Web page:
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Daunorubicin Injection

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Generic Name: daunorubicin hydrochloride
Product Name: Daunorubicin Injection

Indication: What Daunorubicin Injection is used for

Daunorubicin is used for a number of different types of cancer including leukaemia.

Ask your doctor if you have any questions about why this medicine has been prescribed for you. Your doctor may have prescribed it for another purpose.

This medicine is available only with a doctor’s prescription.

Action: How Daunorubicin Injection works

Daunorubicin belongs to a group of anticancer medicines known as cytotoxic anthracycline antibiotics. Daunorubicin works by preventing the growth of cancer cells and eventually destroying them.

The drug appears to act by inhibiting DNA and DNA-dependent RNA synthesis by forming a complex with DNA with intercalation between base pairs and uncoiling of the helix. Daunorubicin may also inhibit polymerase activity, affect regulation of gene expression, and be involved in free radical damage to DNA.

The drug is not cell cycle-phase specific although maximum cytotoxic activity occurs in the S phase. Daunorubicin also has antibacterial and immunosuppressive properties.

Dose advice: How to use Daunorubicin Injection

Before you are given Daunorubicin

When you must not be given it

Do not use Daunorubicin Injection if you:

  • Have an allergy to daunorubicin or any of the ingredients listed here;
  • Have heart disease or heart problems;
  • Have a low blood count following chemotherapy or radiotherapy;
  • Have severe infections;
  • Have severe liver or renal function impairment.

Tell your doctor if you have been given daunorubicin or doxorubicin previously. Your doctor will determine if you should continue to be treated with Daunorubicin.

Do not use this medicine if you are pregnant or planning to become pregnant. It may affect the developing baby if used during pregnancy.

If you are not sure whether you should be given Daunorubicin, talk to your doctor.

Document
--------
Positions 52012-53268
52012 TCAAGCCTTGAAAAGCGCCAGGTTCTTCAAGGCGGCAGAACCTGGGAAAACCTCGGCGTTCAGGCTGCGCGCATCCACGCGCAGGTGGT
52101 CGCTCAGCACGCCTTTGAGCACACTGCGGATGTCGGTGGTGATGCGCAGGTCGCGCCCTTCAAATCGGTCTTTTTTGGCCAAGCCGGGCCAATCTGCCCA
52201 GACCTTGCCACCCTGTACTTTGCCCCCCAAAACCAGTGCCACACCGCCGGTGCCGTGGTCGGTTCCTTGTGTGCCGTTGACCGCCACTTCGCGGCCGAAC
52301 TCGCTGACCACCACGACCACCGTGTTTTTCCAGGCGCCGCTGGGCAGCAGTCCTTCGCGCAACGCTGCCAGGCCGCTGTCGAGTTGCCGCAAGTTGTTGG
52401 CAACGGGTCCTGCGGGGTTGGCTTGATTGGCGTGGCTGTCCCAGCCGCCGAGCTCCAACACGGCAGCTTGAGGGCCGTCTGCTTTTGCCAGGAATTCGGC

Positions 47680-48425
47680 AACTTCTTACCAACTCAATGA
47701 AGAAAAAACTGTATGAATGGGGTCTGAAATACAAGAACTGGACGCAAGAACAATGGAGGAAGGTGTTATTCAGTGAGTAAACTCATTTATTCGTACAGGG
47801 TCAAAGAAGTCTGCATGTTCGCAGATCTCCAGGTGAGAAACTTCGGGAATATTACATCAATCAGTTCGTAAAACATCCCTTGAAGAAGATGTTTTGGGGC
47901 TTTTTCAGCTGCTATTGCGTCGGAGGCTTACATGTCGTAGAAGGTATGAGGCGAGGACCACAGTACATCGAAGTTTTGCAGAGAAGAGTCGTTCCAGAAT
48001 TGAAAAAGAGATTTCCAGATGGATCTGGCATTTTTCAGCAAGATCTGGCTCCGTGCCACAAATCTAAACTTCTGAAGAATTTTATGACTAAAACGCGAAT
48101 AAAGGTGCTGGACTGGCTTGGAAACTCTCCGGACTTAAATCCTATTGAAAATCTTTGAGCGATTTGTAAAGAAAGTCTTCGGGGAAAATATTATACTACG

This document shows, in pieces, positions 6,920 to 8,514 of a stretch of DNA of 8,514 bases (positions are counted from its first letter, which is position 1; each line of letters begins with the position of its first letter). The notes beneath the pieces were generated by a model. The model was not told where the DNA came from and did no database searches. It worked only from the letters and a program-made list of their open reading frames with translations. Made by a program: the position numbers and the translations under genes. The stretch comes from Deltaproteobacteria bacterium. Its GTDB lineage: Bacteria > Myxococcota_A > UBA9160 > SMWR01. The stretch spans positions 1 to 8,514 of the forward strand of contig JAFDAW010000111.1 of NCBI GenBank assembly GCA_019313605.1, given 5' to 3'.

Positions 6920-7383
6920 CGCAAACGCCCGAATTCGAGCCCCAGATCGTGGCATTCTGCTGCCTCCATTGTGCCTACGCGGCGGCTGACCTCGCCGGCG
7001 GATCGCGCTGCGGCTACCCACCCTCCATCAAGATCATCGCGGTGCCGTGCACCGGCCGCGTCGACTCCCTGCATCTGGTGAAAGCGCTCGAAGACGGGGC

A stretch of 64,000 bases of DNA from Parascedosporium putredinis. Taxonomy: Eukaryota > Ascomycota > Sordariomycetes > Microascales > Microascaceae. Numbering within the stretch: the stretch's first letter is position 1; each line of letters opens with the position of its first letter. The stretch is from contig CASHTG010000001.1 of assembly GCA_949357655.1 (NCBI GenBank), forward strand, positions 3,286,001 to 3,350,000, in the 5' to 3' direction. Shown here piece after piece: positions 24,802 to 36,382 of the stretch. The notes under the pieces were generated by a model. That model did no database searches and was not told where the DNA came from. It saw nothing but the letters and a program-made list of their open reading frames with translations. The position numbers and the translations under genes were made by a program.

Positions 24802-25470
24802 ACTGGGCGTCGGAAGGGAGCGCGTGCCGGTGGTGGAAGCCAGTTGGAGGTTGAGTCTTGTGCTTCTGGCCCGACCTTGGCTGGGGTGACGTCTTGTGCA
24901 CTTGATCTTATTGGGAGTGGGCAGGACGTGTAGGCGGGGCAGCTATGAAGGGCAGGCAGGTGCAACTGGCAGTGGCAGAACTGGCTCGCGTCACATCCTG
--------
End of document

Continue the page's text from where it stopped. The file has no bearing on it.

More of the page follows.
Before you are given it

Tell your doctor if you have any allergies to any other medicines, foods, preservatives or dyes.

Tell your doctor if:

  • You are breastfeeding or plan to breastfeed It is not known whether daunorubicin passes into breast milk. Therefore breastfeeding is not recommended during treatment with daunorubicin;
  • You are having or have had radiotherapy.

Tell your doctor if you have or have had any of the following medical conditions:

  • Any sort of infection, e.g. sinusitis, tooth abscess, etc;
  • Fever, sore throat, unusual bleeding or bruising;
  • Liver problems;
  • Kidney problems;
  • Sore, red mouth;
  • Gout;
  • Low blood counts.

Taking other medicines

Tell your doctor if you are taking any other medicines, including any that you buy without a prescription from your pharmacy, supermarket or health food shop.

Some medicines and daunorubicin may interfere with each other. These include:

  • Other anticancer drugs;
  • Medicines used to treat gout, such as allopurinol, colchicine, probenecid, sulphinpyrazone;
  • Drugs which may cause liver problems;
  • Some vaccines (injections to prevent you getting a certain disease).

You may need different amounts of your medicines or you may need to take different medicines. Your doctor will advise you.

How Daunorubicin Injection is given

Daunorubicin is given by a slow injection into a vein. It must only be given by a doctor or nurse.